While there were some who tried it once upon a time, I am not aware of any successful maker who uses glitter (Chladni) patterns on free plates any more.

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Really appreciate the feedback so far guys.  Looks like I need to drop the weight by at least 19g.  Do you think that is achievable ok given I'm currently at 2.9mm in the upper and lower bouts and 3.3mm in the middle? How thin should I target?

Also, the edges inside the gluing platform are 3.5mm. It is difficult to thin here without producing a steep concave slope.  Any advice on the thickness I should target?  The thickness at the purfling is 3.5mm and 4mm at the edge so fluting is quite shallow.

 

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It looks like the platform at the bottom block could be contoured, particularly on the bass side.  I think most makers don't do the full platform there.

The Sacconi pattern that I've seen gives 2.4mm for most of the top, with up to 2.7mm around the FF's, and a spot for the post.  That would get you down near 70g.  A lot of Strads are even thinner than that, but I wouldn't want to go there for a 2nd build.  Deeper fluting at the purfling seems like a good idea.  It would be good to know the density of the wood to guess where things might end up...  but given what you have so far, your wood is most likely on the dense side, so thin-ish graduations might not be out of line.

I wouldn't do any more graduations until I AT LEAST fluted the FF's on the outside, or make sure you leave a lot of thickness where the fluting will be done.  I made that mistake on my first violin, and the F wings had to be left pretty featureless.   I prefer to cut and flute the FF's after graduating down to ~6mm everywhere, just to be safe, and to know where things really are.

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Does the plate feel flexible?  Try flexing and twisting the plate a little and see what it feels like. 
You don't want it to be floppy but if it feels overly stiff you can probably bring it down under normal grads. 
It's probably the furthest thing from a measurable scientific approach but I've had much more success just feeling the plates with my hands than trying to match modes. 

 

 

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I have tried objective measurements of plate stiffness as a guide, and it seemed even more questionable than tap tones.  I'm sure my hand-flexing would be even worse.

I would just watch M5, and think about quitting if it dropped to near 310 Hz... with everything done, FF's cut, but no bar.  Or if the weight dropped below 60g, which seems unlikely for this wood.

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Thanks for all the tips above.  I was working on the lower bout today graduating to an even 2.7mm.  However the weight only dropped by 3g down to 86g.  The middle bout is still around 3.2mm and the upper bout 2.8mm so I will work on them next but I think at the rate the weight is dropping I will be lucky to get under 80g even if I graduate to 2.4mm in the upper and lower bouts.  I have already marked and fluted the f holes so don't need to worry about leaving extra thickness there.  I think the plate is 1 mm too long and 1mm too wide as the overhang is closer to 3mm instead of 2.5 but I was leaving extra for when I work on the edges.  I don't think that would attribute to a lot of weight though.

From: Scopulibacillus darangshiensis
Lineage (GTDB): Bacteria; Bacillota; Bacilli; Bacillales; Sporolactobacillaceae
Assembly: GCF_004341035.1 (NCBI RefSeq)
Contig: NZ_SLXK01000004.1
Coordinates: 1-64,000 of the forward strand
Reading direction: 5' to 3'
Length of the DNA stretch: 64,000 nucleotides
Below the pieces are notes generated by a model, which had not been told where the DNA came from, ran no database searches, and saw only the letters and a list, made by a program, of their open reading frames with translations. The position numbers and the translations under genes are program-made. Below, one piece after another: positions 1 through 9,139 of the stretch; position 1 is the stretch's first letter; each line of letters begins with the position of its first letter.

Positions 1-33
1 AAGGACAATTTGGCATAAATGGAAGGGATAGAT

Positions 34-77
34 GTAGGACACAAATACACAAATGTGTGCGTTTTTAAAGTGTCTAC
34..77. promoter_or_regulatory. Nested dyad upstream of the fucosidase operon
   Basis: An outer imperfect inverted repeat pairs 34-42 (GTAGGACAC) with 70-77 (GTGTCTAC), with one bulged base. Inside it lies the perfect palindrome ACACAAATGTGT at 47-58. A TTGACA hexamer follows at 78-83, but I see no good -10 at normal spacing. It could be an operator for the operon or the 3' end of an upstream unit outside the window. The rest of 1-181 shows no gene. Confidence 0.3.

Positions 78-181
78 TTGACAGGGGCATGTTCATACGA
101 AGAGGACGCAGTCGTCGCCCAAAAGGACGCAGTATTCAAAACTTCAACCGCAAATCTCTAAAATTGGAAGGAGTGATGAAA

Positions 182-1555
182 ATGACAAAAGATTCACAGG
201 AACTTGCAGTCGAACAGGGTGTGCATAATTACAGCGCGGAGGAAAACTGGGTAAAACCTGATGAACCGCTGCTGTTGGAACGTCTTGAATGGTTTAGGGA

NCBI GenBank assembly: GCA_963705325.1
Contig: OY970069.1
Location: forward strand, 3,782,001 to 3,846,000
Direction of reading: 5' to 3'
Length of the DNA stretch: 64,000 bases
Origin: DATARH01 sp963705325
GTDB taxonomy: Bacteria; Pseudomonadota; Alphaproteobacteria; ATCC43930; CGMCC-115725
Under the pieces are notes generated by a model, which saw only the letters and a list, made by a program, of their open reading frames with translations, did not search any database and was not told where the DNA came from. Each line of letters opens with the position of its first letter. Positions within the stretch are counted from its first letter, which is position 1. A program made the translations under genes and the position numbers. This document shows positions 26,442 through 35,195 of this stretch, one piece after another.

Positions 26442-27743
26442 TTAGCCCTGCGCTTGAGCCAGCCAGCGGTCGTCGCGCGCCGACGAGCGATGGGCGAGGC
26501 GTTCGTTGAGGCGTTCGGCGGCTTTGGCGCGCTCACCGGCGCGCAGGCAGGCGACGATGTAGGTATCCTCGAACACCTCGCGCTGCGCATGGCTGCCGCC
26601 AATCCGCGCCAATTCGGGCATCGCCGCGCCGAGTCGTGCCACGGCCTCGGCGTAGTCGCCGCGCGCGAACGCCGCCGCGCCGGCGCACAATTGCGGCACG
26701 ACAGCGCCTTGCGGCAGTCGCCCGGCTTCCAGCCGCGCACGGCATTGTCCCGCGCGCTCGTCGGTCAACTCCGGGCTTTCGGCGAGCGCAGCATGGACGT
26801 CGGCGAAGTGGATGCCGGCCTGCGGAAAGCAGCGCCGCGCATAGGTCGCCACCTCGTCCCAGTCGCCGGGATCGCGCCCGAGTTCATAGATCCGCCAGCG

So far as contouring the platform at the bottom block do I just do this  on the bass side or more on the bass side than treble?  I assume the platform at the top block should be left alone for strength?  How does this affect the tone?  I would love to see a photo if anyone has one.

 

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From here it doesn’t seem  quite right, I would expect to be closer to 400 or above at this point ,,I would do exactly as Don said, get the f-s finished on the outside,, but I wouldn’t touch the Saconni plateaus to get the weight down. Weight at the end of the plate does not matter at all, there are chin rests and necks attached there any way. Right now they are producing a smaller vibrating surface area, it is actually the weight of that ,,related to the stiffness that matters, not the weight of the entire plate, though that is how it is  normally measured. Removing mass from the center will help, but how stiff is it?

What we really need to know is the height of the arch to make sense of it in any reasonable fashion. What the arch looks like also matters, also a close up of the wood, might give some clues.

Is it 14,,16,,17,,? It makes a huge difference.

For now, I would leave the ends, and leave the c-bouts no thinner than 3.5 clear up to the upper eyes of the f’s, straight to the upper corners. This can be taken down later as necessary. Some times Strad left eyebrows above his f’s, sometimes not, saving this area for last, I find to be a nice option to get things really dialed in.

. Keeping a reserve of stiffness here can help save mediocre wood, and still end up with a halfway decent fiddle.

I usually start with 3 in the channels of the upper and lower bouts, and  end up from 2.6-2.8

. Run the inside straight out to the glue surface of the linings, remove the thickness of the channel on the outside.

Leaving the ends, and the c-bouts thick for now will give you  a few more options if the wood is sub-par,,,,(my guess)

And Oh by the way,,